For beginning mountain bikers, Canyons Resort has a white trail, White Rabbit, which offers the easiest entry for new downhill riders. It is 3,200 feet of wide, hard surfaces following the natural contours of the mountain with very few switchbacks turns and no real jumps. The next level up is a green trail called Flying Salmon. Longer still at 4,000 feet, this trail offers a nice introduction to gravity riding for newcomers on less intimidating terrain, featuring easy rollers and smooth berms with wide trail surface to keep things cool.
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Definition: A berm is an artificially banked turn made of dirt that allows a mountain biker to ride at an increased speed and a more extreme angle.
Additionally, the bike park features several basic skills sections where beginning mountain bikers can get the feel for riding small jumps, berms (curved banked turns) and small wood features such as ramps and boardwalk-type constructions, and more advanced riders can start to warm up or blow out the cobwebs if it’s been a while before they head out to the harder paths.
Finally, Canyons continues to expand the bike park with its most recent addition: Split Decision, a new free-ride trail that rates as a double black, as hard as they come. Added in summer 2013, you’ll find a series of breath-taking ladders and bridge wood features, setting the rider up for unavoidable gaps and drops that you’ve got to see to believe. When you take this on, you’re all in and committed, if you know what I mean. Here’s a terrific Youtube clip that gives you a perfect look at the Split Decision trail.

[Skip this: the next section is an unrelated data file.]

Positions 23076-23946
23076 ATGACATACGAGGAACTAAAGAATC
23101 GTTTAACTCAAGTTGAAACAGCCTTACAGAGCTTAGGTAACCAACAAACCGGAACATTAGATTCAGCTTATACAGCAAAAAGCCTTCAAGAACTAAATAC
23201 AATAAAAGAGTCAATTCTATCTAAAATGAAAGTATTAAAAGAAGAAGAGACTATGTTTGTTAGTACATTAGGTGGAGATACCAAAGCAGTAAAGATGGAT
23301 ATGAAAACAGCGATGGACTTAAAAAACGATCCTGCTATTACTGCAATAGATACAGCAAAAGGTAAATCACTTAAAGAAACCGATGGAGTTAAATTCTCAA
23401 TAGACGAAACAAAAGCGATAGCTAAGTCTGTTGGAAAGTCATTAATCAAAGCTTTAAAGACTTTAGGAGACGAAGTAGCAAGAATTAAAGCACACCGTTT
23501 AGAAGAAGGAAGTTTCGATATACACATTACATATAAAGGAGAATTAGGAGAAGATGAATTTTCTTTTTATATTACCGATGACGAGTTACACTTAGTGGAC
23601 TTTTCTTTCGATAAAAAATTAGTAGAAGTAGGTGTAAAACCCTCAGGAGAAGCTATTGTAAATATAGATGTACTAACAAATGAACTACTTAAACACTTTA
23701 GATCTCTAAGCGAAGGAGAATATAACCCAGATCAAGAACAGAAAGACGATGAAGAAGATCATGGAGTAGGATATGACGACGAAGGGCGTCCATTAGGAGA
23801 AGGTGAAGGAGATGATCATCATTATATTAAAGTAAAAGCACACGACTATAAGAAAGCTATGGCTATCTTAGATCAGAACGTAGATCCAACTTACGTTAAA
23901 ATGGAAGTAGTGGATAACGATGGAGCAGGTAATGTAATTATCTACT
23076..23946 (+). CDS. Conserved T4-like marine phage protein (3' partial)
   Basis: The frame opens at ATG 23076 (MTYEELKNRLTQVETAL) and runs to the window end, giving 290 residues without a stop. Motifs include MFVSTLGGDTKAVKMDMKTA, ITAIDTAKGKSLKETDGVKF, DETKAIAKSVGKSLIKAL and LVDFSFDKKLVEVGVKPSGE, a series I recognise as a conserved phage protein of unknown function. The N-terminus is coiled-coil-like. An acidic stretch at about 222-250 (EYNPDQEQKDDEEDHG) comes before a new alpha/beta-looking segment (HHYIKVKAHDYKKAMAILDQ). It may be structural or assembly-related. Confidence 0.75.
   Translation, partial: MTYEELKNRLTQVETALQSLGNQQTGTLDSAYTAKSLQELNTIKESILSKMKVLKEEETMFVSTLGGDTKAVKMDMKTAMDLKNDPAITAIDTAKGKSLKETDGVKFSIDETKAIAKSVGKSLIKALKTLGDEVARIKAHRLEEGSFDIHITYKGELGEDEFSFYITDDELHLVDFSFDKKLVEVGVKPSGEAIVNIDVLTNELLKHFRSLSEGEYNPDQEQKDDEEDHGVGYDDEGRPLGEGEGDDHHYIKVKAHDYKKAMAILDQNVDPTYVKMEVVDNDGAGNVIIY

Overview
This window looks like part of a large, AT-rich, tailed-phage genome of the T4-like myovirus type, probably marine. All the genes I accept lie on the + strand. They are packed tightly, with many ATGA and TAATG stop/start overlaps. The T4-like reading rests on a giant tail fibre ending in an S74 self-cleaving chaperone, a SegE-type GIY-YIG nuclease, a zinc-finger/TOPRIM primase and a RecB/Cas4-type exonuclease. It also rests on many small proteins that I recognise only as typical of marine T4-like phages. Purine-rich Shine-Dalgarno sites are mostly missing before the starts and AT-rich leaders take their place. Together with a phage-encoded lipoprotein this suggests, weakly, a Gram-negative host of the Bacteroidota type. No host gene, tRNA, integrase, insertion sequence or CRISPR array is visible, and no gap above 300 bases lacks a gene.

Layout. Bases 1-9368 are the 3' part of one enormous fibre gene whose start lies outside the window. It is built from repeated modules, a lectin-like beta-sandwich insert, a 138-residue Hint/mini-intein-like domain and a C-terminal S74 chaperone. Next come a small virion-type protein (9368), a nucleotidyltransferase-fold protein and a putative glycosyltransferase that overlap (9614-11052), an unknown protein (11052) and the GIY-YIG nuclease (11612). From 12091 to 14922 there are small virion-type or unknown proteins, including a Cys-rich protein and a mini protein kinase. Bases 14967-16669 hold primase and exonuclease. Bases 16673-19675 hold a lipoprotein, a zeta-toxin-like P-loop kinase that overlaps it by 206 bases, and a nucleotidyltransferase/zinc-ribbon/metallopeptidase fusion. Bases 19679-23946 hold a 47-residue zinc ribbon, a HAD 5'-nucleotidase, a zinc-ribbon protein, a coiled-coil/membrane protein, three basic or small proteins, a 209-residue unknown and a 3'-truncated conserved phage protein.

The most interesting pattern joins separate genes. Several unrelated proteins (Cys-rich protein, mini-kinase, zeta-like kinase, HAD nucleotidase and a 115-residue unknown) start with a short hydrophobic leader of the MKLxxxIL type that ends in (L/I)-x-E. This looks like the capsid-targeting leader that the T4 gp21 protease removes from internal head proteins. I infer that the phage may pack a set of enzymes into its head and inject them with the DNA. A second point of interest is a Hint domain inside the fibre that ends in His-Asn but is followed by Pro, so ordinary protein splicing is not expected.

What You Can Expect.
To take part in any of the mountain biking at Canyons Resort, whether across the general trail network or the bike park specifically, stop by Canyon Mountain Sports in the heart of the resort for lift passes and other necessities. If you’ve brought your own bike, you’re good but they’ve got rental bikes there too in addition to any protective gear you’ll need.
Generally, you’re looking at daytime riding. Lift hours are from 10 a.m. to 5 p.m. with longer hours on Wednesdays. Current prices for single-day passes to the bike park are $29 for age 13 & older and $24 for 7-12. Age 6 and under is free. Season passes to the bike park are available (which give you access to all lifts on the mountains) and a person can also arrange for tours and single or group lessons through the Canyons’ mountain bike clinics and guide service.
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Recommended equipment is a helmet with full face shield, goggles, elbow pads, knee pads, and full finger gloves. For a bike, you should use a down-hill specific mountain bike, which has a different geometry or at the very least take your seat down a good bit from its normal set up when you’re riding cross country.
All in all, you’ll have a great time but be sure to both know your abilities and be confident in your bike handling skills so you don’t get in over your head. It’s a rush for sure and an astounding anaerobic workout, some intense riding that’ll leave you breathless by the time you get to the bottom.